Communities can plan their clean energy transition with award-winning software that helps them choose an energy strategy specifically designed to address their needs.
The National Renewable Energy Laboratory (NREL), with support from the U.S. Department of Energy’s Office of Energy Efficiency and Renewable Energy (EERE), developed the Simulation and Emulation for Advanced Systems (SEAS) software and used it with the electric utility that serves the city of Fairbanks, Alaska, to plan and implement the transmission and distribution of clean energy technologies.
Fairbanks is a remote city with high energy costs and aging energy infrastructure. Snowstorms have caused lengthy power outages, bringing daily life to a potentially dangerous halt. Fairbanks officials understood that integrating renewable energy into its electric grid would increase the city’s resilience, especially as they plan to retire a coal plant. They received support from NREL to validate their plans as the pilot project in EERE’s Clean Energy to Communities (C2C) program.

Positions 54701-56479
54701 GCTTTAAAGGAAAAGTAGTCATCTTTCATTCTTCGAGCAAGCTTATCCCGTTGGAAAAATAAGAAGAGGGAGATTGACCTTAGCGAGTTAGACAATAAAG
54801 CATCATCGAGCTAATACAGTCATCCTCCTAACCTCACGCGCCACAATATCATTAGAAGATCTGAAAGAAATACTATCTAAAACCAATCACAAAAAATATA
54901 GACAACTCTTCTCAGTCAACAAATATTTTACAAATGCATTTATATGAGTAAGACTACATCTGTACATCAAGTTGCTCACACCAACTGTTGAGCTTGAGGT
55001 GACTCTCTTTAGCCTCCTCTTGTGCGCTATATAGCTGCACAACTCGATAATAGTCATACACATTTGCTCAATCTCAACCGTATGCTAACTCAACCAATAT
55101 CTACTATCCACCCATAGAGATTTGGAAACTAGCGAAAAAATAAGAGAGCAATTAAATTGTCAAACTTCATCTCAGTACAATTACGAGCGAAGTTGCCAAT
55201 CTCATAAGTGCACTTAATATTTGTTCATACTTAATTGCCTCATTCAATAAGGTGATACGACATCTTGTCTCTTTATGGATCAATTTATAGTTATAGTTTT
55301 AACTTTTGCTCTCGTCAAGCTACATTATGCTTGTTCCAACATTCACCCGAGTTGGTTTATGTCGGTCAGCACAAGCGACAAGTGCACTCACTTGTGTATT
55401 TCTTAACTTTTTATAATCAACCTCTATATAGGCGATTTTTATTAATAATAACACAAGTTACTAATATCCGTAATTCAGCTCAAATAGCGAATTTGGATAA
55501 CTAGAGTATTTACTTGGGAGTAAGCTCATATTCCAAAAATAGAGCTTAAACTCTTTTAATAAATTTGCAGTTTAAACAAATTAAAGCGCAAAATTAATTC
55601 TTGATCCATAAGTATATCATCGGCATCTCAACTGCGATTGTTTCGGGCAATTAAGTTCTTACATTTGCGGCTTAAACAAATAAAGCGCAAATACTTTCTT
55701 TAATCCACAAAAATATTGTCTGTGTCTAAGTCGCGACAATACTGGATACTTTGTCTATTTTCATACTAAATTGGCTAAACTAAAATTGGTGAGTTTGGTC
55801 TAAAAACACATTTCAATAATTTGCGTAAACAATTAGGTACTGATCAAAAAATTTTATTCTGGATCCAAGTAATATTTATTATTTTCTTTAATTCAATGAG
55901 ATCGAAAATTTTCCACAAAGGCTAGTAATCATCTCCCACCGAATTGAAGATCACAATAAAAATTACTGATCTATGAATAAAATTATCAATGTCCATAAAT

C2C connects local governments, electric utilities, community groups, and others with experts from the national laboratories to help deploy clean energy systems that reflect community priorities. To help Fairbanks, a team from NREL went to work with the city’s utility. There, they used SEAS to de-risk different energy scenarios that encompass buildings, transportation, renewable energy resources, and the grid. Watch the utility’s chief executive officer discuss the process in this short video: